Here are key features of Amazon’s on-the-ground delivery in its biggest international market, Germany, compared with DHL, one of the world’s largest logistics firms. Amazon runs its delivery business in a similar way around the world.
- Same day option
Amazon offers same-day deliveries in 20 metropolitan areas in Germany if customers order before midday. Prime members, who pay a monthly fee, get free delivery for articles which qualify.
DHL offers same-day deliveries with a latest time of 4 p.m. for pickups close to a destination. Prices are set individually.
- Hand sorting, preparing for delivery using an app:
Amazon relies on hand-sorting at its distribution centre. Employees use an app that then dictates the order in which the parcels are loaded and delivered. Amazon says each van is loaded with 100 to 200 parcels. Five waves of vans, 250 in total, can be sent on their way before midday.
Sorting is automated at many of DHL’s distribution centres and vans are much bigger. Drivers load them as they see fit, a process that takes about 90 minutes, or longer at less automated centres. One Berlin centre sends out 40 vans a day in two waves.
- Independent contractors provide vans and drivers:
Amazon mostly works with contractors, which provide vehicles and drivers, whereas DHL says it almost exclusively uses employee drivers in Germany. Drivers working for Amazon contractors or subcontractors use Amazon’s app, which plans their route at the last minute to account for traffic.
One subcontracting firm said Amazon pays it 211 euros for a “gate” or area where deliveries are expected to take eight hours, rising to 229 euros for those requiring 10 hours work, plus a fuel surcharge. Amazon declined to comment.
Amazon has begun hiring some staff drivers in the southern city of Munich, who it will pay 12.80 per hour.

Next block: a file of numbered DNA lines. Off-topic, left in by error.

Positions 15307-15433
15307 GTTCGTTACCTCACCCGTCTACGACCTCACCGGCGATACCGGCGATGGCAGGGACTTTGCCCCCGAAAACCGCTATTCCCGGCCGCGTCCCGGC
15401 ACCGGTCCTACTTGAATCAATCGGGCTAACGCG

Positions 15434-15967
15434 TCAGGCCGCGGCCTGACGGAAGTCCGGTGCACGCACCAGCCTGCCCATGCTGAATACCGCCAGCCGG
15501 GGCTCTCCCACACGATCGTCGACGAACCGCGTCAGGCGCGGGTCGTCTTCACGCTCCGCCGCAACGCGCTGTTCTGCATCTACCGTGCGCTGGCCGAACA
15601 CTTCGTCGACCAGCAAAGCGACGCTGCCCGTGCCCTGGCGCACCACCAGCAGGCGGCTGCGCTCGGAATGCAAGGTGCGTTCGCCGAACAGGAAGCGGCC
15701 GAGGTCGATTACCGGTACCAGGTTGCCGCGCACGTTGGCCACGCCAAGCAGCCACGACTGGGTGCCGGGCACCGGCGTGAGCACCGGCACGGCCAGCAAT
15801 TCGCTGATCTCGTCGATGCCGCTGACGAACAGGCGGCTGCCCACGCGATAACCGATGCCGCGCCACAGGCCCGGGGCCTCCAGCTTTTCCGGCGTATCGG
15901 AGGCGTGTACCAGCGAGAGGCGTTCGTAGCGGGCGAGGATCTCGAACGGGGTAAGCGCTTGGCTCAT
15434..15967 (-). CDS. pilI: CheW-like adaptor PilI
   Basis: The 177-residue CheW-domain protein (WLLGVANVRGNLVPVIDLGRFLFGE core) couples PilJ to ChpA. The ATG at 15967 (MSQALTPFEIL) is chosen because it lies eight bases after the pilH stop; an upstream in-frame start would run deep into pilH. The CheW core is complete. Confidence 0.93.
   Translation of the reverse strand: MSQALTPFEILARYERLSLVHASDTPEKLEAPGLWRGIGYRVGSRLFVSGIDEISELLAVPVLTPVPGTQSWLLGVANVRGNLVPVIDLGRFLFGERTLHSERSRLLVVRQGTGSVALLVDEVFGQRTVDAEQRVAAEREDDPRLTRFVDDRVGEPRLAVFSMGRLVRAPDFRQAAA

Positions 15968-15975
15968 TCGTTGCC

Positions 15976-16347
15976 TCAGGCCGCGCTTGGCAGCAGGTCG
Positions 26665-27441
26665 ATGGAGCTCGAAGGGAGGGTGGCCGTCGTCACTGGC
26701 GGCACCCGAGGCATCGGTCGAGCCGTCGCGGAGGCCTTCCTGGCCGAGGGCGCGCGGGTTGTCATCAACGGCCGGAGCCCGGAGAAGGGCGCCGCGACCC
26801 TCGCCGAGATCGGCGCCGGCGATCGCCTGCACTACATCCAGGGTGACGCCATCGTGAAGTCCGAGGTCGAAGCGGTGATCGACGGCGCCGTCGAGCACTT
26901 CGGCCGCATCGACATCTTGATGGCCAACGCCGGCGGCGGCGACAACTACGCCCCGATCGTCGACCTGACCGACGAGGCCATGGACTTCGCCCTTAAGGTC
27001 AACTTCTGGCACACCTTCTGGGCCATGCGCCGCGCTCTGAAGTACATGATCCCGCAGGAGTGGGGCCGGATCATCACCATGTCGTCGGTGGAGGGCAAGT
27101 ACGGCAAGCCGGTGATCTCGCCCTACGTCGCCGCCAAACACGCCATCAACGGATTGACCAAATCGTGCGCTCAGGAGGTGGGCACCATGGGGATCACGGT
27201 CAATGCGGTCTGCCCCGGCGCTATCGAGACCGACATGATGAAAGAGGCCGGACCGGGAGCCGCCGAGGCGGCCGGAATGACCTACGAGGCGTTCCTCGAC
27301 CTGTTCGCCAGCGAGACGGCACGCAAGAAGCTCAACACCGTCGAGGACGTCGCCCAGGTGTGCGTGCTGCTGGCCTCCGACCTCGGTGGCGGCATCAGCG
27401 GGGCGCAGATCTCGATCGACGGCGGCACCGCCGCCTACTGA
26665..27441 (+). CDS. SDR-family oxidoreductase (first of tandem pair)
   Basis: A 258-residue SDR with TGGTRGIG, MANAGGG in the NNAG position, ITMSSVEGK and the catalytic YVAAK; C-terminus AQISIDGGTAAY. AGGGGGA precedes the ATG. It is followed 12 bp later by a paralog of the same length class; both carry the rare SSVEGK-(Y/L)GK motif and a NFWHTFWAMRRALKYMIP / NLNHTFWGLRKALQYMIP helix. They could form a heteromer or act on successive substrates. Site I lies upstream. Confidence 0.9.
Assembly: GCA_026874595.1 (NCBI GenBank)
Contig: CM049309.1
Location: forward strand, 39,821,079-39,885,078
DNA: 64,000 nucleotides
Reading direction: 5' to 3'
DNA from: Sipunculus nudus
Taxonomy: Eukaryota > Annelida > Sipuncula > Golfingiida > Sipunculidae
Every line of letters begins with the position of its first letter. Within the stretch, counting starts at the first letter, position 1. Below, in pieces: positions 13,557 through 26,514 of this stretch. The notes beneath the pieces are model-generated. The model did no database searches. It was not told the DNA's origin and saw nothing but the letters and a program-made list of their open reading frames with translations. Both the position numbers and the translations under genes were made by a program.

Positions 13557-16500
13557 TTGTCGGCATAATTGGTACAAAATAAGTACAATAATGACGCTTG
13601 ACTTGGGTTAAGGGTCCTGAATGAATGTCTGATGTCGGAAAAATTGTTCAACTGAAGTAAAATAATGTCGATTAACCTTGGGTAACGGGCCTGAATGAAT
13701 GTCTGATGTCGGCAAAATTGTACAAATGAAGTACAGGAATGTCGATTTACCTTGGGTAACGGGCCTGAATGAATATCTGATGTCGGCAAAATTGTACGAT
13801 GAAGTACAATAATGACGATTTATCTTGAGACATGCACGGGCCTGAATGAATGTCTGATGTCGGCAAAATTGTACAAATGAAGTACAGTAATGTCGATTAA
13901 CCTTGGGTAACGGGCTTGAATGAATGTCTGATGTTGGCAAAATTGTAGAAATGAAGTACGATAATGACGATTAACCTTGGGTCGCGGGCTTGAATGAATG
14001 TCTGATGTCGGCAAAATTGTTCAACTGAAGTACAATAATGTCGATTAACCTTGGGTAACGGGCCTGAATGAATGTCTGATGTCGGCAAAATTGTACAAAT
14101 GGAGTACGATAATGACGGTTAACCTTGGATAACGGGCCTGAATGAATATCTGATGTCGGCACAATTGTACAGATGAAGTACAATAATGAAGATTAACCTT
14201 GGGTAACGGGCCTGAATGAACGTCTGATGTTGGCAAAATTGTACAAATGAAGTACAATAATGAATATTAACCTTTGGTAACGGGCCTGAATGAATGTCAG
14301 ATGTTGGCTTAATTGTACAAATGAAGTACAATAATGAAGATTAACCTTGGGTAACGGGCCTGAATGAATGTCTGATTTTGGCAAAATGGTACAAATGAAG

At DHL, delivery staff are covered by a collective wage agreement. The company says they get between 13.37 euros and 17.21 euros per hour, plus holiday pay and a 13th month salary.
A DHL driver in Berlin delivers an average of 160 parcels a day, but many are for business customers, where 5-10 might be dropped on one stop and as many as 150 parcels may be picked up along the way. Shifts last eight hours, with a maximum of 10.DHL drivers largely stick to the same areas and report back on congestion to their colleagues.
The company is testing a navigation tool to allow it to advise customers when their parcels are likely to arrive.
- Leaving parcels if low risk: Amazon encourages drivers to leave parcels in a safe place if a customer is not at home and says this means less than 1% are brought back to the depot. The company knows what is inside each parcel and calculates whether leaving it is worth the risk.
At DHL, packages are taken to local post offices or parcel shops for later collection if a driver cannot find someone to sign for them. Both Amazon and DHL are expanding their use of lockers and local shops, where drivers can usually drop multiple parcels.
Reporting by Emma Thomasson and Riham Alkousaa; editing by Philippa Fletcher